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Biological Name: Yucca schidigerayucca

Other Names: Yucca

Elements Applied: Root and stalk are commonly applied in herbal medicine.

Active Components: Yucca’s treating capacity originates from its saponin content. Saponins are characterized by fat-soluble and water-soluble properties and can thus act similar to soap. Several researches state that in people suffering from rheumatoid arthritis and osteoarthritis yucca saponins triggered toxin release from the bowels, thus improving normal cartilage production. Yucca has also been stated to kill melanoma cells according to laboratory researches.

History: Early Americans applied yucca’s soapy leaf in a range of health conditions. It was made into poultice or used as a bath additive to relieve skin sores and other conditions, as well as sprains. Yucca was also used to treat bleeding, joint inflammations, and other kinds of inflammations. According to several reports, early Americans used yucca to wash hair to eliminate dandruff and promote health hair growth.

Used For: The range of conditions in which yucca is applied includes rheumatoid arthritis, osteoarthritis, and cancer.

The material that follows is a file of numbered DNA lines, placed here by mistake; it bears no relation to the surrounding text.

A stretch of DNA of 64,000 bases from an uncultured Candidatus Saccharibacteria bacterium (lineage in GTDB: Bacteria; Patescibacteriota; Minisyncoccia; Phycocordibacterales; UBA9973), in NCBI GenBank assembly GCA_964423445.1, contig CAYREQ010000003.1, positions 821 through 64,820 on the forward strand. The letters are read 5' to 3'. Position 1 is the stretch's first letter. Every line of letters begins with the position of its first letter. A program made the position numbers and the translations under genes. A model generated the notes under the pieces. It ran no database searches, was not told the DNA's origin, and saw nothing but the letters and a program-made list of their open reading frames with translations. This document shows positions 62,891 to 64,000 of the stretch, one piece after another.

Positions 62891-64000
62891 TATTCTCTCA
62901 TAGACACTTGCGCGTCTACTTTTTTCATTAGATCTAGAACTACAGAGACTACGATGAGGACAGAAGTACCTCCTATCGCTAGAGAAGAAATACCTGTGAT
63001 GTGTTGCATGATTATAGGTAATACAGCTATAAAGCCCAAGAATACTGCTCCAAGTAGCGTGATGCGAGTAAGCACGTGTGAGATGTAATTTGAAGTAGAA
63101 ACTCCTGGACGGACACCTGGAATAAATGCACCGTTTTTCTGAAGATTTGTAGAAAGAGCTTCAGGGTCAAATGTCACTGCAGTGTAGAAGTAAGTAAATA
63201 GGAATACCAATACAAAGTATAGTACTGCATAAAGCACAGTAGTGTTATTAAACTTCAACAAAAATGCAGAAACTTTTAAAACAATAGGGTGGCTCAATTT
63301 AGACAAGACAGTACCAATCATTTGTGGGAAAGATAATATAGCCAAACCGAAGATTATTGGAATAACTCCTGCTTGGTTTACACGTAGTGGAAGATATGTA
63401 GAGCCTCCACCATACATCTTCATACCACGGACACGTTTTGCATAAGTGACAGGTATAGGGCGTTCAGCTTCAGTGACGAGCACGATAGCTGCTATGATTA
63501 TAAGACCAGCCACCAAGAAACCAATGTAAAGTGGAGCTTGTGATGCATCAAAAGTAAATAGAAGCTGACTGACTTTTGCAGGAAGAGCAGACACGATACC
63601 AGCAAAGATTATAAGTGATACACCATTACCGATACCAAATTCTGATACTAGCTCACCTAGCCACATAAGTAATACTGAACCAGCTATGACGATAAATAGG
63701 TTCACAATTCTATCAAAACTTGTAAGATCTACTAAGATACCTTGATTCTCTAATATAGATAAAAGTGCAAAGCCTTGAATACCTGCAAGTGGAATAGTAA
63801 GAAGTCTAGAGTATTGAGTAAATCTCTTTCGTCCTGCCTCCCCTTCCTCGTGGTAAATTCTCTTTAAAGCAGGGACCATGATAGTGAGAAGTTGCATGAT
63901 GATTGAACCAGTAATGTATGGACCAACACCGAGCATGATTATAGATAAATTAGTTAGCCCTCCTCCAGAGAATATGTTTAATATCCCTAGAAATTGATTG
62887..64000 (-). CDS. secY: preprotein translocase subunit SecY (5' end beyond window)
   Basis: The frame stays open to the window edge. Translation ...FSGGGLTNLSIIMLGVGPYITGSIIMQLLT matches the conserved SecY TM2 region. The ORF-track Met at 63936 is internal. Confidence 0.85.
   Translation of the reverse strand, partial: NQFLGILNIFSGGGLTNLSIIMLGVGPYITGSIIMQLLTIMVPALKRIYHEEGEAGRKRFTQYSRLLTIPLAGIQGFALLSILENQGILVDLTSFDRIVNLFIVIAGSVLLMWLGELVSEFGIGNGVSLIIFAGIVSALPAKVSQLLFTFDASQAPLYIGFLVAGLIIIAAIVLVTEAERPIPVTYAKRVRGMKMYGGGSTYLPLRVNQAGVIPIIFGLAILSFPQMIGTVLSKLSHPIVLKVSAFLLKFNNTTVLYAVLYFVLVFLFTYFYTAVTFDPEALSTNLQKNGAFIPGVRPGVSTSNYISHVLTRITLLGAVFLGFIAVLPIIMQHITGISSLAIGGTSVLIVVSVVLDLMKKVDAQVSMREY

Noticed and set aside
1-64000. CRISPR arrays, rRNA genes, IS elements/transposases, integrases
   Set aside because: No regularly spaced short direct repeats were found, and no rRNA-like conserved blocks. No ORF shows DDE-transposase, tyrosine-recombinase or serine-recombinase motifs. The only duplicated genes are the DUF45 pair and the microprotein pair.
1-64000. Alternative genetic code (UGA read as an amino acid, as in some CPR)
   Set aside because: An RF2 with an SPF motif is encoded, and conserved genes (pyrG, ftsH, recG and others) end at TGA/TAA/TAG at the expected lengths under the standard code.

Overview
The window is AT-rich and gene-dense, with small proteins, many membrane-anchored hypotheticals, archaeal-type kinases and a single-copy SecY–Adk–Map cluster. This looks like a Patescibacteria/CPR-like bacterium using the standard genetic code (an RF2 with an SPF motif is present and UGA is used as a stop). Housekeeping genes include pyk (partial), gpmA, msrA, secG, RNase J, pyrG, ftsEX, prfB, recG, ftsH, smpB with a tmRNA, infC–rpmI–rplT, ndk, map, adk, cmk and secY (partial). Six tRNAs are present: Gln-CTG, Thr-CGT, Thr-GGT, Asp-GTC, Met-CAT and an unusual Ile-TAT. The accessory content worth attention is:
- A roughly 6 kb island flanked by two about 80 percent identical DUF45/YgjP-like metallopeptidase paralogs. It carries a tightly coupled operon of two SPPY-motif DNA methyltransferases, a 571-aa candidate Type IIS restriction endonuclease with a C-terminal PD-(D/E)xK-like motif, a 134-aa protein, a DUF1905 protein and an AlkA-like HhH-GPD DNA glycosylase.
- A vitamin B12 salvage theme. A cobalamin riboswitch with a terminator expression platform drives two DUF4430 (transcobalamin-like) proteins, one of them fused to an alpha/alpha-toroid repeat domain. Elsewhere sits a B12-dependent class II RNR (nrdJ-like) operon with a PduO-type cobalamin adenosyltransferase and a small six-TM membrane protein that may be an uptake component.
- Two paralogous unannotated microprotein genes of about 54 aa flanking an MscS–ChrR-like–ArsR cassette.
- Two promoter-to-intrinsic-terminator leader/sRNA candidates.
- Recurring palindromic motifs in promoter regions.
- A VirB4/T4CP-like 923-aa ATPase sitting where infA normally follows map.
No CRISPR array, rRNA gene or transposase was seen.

According to several clinical studies, the herb contains a powerful anti-tumor agent, which can be found only when the plant is fresh. Its presence was proven by a range of animal studies.

Additional Info: Yucca is found in deserts of the southwestern areas of the USE and is closely linked with Joshua tree. Some varieties may grow up to 15-60 feet in height, and others have only a couple of yards.

Preparation and Intake: Herb extract is taken at a dose of four capsules two times per day before meals, as a treatment for arthritis.

To treat cancer, fresh yucca flowers are made into concoction with carrot and several greens. The combination is chopped in a blender.

Safety: Due to saponin content yucca is known to cause hemolysis according to laboratory tests. There is no data concerning the amount of yucca which may lead to such consequences. Still, yucca is safe for usage as a foaming ingredient (especially in root beer). As no cases of hemolysis in root beer consumers have been reported, yucca products are considered to be safe.

There is no further data concerning the herb’s safety level. It is possible that the plant interacts with the medicine you use. Speak to your health-care provider before using the remedy.